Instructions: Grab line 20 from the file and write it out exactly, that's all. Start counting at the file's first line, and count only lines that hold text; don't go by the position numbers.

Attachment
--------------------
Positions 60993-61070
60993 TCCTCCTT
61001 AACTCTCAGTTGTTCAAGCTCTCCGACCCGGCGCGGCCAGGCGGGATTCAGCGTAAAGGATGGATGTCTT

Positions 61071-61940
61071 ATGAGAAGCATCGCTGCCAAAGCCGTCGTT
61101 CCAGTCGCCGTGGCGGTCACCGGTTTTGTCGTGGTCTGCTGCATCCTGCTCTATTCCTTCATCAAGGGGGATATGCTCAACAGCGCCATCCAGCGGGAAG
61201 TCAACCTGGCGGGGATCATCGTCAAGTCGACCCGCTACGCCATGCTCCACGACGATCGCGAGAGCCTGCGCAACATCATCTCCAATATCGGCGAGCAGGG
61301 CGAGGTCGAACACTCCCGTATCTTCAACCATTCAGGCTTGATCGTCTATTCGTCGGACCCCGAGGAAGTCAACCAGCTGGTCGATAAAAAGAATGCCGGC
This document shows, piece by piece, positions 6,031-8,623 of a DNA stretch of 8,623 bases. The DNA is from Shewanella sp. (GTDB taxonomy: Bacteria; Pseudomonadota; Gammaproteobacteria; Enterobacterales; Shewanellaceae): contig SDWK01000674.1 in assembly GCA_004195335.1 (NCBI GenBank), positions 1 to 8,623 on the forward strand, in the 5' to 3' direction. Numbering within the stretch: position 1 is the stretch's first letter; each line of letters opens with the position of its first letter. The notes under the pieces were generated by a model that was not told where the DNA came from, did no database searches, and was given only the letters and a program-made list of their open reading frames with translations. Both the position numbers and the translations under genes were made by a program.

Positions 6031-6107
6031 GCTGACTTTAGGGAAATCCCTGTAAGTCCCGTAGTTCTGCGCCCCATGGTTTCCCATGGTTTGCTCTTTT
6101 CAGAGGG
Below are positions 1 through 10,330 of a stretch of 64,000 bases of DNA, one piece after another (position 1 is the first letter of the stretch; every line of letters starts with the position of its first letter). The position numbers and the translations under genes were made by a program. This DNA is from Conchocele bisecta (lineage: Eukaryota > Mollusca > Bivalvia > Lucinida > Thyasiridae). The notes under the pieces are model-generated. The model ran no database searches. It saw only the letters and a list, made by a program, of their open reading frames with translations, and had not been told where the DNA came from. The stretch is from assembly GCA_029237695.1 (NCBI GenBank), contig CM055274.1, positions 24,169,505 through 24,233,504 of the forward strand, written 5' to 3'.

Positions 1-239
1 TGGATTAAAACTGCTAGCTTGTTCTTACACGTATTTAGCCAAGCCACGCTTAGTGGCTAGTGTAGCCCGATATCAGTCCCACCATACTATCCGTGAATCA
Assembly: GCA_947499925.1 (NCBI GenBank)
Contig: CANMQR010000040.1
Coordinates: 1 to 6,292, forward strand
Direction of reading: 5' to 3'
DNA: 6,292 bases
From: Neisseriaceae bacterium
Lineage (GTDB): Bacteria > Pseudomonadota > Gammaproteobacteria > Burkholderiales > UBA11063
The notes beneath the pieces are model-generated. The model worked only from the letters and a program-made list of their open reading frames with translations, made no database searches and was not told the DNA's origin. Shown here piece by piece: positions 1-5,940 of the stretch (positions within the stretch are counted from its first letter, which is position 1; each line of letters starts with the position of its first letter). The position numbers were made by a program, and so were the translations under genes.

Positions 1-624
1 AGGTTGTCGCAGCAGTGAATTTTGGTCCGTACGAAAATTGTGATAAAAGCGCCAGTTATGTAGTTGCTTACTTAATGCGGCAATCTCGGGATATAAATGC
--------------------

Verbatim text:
DNA: 6,292 bases